Dir: Joe Carnahan. US-UK-Fr. 2006. 109mins
The body count stacks up like gambling chips in a high-stakes poker game in Smokin' Aces, a gleefully bloody, wickedly outrageous crime thriller set mostly in a Lake Tahoe casino hotel. Directed with Vegas-like flash by Joe Carnahan, the film is a giddy triumph of style over substance whose running disregard for plausibility, occasional uneven pace and gruelling, albeit over-the-top violence, may make it a hard sell for a general audiences.
Nonetheless a high-profile ensemble cast, including genre veterans like Ray Liotta, new talent like Alicia Keys and Jeremy Piven (star of TV's Entourage), and established stars like Ben Affleck (whose surprisingly brief appearance earns him deceptively high billing) will probably ensure an improvement on the $12.7m taken by Carnahan's last film Narc. The film's early January release (12th in the UK, 26th in the US), traditionally a quiet time for action films, should help.
Demonstrating the talent for action set-pieces that Carnahan revealed in Narc, Smokin' Aces owes less to that gritty police drama than to the flamboyant, blood-soaked, wisecracking gangster films of Tarantino, whose influence can be felt in Carnahan's debut Blood, Guts, Bullets And Octane. Lacking Tarantino's brand recognition and his formal inventiveness, Smokin' Aces will struggle for Kill Bill-style returns (Vol 1 made $70m in the US) although its plot revolving around an assorted bunch of deranged killers plotting to dispatch a lone criminal reverses the premise of that two-hander, in which one assassin sets after a motley crew of undesirables.
At the very least the film will outperform the 2005 Vegas-set Revolver (which also features Liotta), although there are occasional stretches in Smokin' Aces that manage to be as tortuously plotted as Guy Ritchie's movie. A big-budget embodiment of the Blood, Guts, Bullets And Octane credo of Carnahan's first film, Smokin' Aces is perhaps too visceral and egdy a project to achieve wide theatrical success, but expect healthy returns, and growing cult status, for this crime thriller on DVD among genre fans.
Smokin' Aces is a seemingly convoluted tale revolving around a senior cosa nostra figure, and sometime magician, Buddy 'Aces' Israel who has agreed to turn state evidence to the Feds. In the film's bewilderingly dense first half hour or so, we're introduced to Jeremy Piven's Aces, holed up in his penthouse hotel suite, and to an array of oddball hitmen and women involved in various plot to assassinate him. Mixing flashbacks with split-screens, voiceovers from different characters with on-screen titles as the many people with a stake in Ace's future schemes and double-cross one another, this extended expository sequences threatens to bombard us with too much information.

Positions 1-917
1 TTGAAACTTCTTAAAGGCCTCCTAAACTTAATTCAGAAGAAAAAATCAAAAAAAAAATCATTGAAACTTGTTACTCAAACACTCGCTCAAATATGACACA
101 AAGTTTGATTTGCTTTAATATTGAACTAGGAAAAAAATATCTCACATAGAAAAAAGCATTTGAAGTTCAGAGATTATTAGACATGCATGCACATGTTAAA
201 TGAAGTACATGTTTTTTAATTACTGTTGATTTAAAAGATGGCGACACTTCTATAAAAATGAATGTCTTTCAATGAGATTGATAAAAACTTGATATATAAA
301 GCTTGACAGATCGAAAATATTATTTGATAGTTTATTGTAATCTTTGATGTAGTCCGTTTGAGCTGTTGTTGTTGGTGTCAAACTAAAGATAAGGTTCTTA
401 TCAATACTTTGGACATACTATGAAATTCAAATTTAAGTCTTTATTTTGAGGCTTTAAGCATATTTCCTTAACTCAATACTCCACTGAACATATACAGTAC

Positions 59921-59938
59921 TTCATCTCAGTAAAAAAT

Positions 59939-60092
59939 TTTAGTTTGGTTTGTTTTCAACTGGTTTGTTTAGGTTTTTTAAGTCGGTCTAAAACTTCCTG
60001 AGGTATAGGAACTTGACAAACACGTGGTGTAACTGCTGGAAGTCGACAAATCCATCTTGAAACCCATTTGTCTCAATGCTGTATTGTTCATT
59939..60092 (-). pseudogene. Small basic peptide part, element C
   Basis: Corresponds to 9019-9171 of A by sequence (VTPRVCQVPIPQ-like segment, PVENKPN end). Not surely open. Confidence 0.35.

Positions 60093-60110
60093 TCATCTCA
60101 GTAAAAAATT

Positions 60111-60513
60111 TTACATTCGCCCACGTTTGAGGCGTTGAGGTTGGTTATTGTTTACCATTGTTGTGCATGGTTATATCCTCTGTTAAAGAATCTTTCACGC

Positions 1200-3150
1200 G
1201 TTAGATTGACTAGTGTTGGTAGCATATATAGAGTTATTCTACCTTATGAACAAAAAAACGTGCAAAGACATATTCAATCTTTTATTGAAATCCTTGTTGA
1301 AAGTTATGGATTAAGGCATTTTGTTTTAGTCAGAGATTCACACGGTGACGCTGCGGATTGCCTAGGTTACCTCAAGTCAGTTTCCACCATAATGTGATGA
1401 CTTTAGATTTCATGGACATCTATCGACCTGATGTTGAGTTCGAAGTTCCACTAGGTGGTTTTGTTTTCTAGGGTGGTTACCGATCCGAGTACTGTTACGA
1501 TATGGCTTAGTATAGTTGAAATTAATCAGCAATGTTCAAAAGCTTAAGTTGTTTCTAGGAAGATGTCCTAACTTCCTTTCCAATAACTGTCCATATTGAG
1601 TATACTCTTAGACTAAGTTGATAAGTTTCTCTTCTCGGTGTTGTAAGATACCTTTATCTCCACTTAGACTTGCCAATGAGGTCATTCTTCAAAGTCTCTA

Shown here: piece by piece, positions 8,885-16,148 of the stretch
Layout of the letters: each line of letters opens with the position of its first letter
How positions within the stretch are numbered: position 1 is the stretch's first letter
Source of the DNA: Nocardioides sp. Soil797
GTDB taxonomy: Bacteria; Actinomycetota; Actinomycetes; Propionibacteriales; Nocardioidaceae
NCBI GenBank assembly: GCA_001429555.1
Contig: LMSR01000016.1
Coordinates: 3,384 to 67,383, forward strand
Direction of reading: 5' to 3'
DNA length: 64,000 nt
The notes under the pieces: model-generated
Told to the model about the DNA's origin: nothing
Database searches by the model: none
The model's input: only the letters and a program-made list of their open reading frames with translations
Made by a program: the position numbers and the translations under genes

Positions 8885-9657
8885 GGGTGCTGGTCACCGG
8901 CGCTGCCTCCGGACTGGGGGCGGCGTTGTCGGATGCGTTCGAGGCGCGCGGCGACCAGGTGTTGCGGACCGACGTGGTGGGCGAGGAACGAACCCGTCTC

Aside from a reasonably surprising last-minute development the film eventually settles down into a more or less straightforward cop movie, with Ryan Reynolds and Ray Liotta's FBI men Messner and Carruthers the good guys intent on preventing the five set of assassins sent to dispatch Aces.
But the point is less about the detail of the plot as the exuberance with which Carnahan tells it. The film delivers ably here, with some solid, frequently breathtaking action scenes. The accomplished orchestration of stunt work and lethal hardware - a particularly effective shootout uses CGI to reveal the inside workings of a sniper's headphones, and then follows the bullet she fires on command into the window of a neighbouring building - makes one realise why Carnahan was in the running to direct the last Mission: Impossible film. But then the unruly jet-black humour that runs throughout also suggests the nature of the alleged 'creative differences' with Tom Cruise that were credited as a cause behind his departure from that film.
Examples of this off-kilter sensibility abound, notably in the loving excesses with which Carnahan's assassins practice their trade. Particularly memorable are the Tremor brothers, a trio of chainsaw-brandishing killers who have a habit of arriving on scene in a hail of machine-gunfire to a blast of death metal on the soundtrack. Their stand-off outside of Ace's hotel room is the film's finest set-piece: a noisy, comically grotesque kill zone conducted in a red mist of punctured arteries, flame throwers and Tommy-guns that shows Carnahan on rousing Grand Guignol form.
With an early gag consisting of Ace's profanity-filled rant about a semen stain on his jacket, the humour remains adult and abrasive, although the dialogue is frequently as sharp as one of Ace's card tricks. Alicia Keys' bluntly delivered lecture about feminism to a hotel clerk (before she heads off to attempt to take out Ace) is typical of the droll character details scattered throughout Carnahan's screenplay.
The cast are uniformly good value. Ryan Reynolds is a compelling figure of relative decency in this company of killers and double-crossers. Jeremy Pivens' Aces, blurry-eyed from continual coke use, is convincing in his pitiful paranoia, and one of few real points of emotional engagement. Peter Berg also stands out, suitably dazed during the film's most surreal moment when he survives a shooting and seeks refuge with a bespectacled, karate-kicking prepubescent boy who acts as if he's strolled from a Harmony Korine movie.
Production design favours a low-key brand of Nevada glitz and the music is a cool and eclectic mix of 1960s soul, 1970s funk, hip hop and Motorhead.
Working Title Films